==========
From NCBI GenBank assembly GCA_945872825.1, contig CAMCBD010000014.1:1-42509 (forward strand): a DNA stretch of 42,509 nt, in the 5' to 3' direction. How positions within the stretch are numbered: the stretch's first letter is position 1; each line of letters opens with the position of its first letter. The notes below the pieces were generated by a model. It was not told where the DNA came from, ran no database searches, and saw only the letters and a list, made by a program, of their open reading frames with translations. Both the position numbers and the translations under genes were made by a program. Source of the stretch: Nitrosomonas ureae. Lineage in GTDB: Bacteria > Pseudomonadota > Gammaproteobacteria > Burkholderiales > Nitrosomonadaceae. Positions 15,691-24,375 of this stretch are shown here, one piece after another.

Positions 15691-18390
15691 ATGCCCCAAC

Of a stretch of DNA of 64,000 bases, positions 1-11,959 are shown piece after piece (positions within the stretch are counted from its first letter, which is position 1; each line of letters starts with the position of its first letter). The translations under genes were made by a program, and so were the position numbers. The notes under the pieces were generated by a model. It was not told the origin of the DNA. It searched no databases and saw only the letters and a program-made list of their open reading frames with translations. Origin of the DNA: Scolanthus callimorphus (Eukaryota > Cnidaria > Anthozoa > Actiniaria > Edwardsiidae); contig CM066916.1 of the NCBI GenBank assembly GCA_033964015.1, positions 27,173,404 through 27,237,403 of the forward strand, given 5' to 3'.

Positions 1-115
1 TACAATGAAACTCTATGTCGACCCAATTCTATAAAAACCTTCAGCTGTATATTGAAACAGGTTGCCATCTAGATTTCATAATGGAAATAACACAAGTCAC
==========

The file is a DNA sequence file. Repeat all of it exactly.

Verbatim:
From NCBI GenBank assembly GCA_945872825.1, contig CAMCBD010000014.1:1-42509 (forward strand): a DNA stretch of 42,509 nt, in the 5' to 3' direction. How positions within the stretch are numbered: the stretch's first letter is position 1; each line of letters opens with the position of its first letter. The notes below the pieces were generated by a model. It was not told where the DNA came from, ran no database searches, and saw only the letters and a list, made by a program, of their open reading frames with translations. Both the position numbers and the translations under genes were made by a program. Source of the stretch: Nitrosomonas ureae. Lineage in GTDB: Bacteria > Pseudomonadota > Gammaproteobacteria > Burkholderiales > Nitrosomonadaceae. Positions 15,691-24,375 of this stretch are shown here, one piece after another.

Positions 15691-18390
15691 ATGCCCCAAC

Of a stretch of DNA of 64,000 bases, positions 1-11,959 are shown piece after piece (positions within the stretch are counted from its first letter, which is position 1; each line of letters starts with the position of its first letter). The translations under genes were made by a program, and so were the position numbers. The notes under the pieces were generated by a model. It was not told the origin of the DNA. It searched no databases and saw only the letters and a program-made list of their open reading frames with translations. Origin of the DNA: Scolanthus callimorphus (Eukaryota > Cnidaria > Anthozoa > Actiniaria > Edwardsiidae); contig CM066916.1 of the NCBI GenBank assembly GCA_033964015.1, positions 27,173,404 through 27,237,403 of the forward strand, given 5' to 3'.

Positions 1-115
1 TACAATGAAACTCTATGTCGACCCAATTCTATAAAAACCTTCAGCTGTATATTGAAACAGGTTGCCATCTAGATTTCATAATGGAAATAACACAAGTCAC